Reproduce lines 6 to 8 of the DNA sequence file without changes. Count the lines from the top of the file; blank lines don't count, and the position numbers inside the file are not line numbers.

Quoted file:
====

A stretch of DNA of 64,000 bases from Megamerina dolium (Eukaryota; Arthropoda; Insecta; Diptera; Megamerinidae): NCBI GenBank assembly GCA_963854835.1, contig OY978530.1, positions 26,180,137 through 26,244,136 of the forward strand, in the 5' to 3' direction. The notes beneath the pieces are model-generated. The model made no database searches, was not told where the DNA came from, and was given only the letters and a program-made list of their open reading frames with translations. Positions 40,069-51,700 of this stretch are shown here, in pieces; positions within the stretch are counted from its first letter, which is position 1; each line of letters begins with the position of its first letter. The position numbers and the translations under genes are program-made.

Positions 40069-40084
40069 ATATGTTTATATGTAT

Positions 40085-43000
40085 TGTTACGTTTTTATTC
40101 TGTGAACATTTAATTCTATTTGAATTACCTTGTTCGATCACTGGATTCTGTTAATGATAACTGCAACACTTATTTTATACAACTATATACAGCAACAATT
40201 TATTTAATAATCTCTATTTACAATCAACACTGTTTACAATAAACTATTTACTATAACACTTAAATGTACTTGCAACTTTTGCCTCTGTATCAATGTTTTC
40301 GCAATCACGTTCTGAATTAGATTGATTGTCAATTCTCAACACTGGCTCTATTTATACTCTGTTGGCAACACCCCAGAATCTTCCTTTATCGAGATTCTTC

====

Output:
40101 TGTGAACATTTAATTCTATTTGAATTACCTTGTTCGATCACTGGATTCTGTTAATGATAACTGCAACACTTATTTTATACAACTATATACAGCAACAATT
40201 TATTTAATAATCTCTATTTACAATCAACACTGTTTACAATAAACTATTTACTATAACACTTAAATGTACTTGCAACTTTTGCCTCTGTATCAATGTTTTC
40301 GCAATCACGTTCTGAATTAGATTGATTGTCAATTCTCAACACTGGCTCTATTTATACTCTGTTGGCAACACCCCAGAATCTTCCTTTATCGAGATTCTTC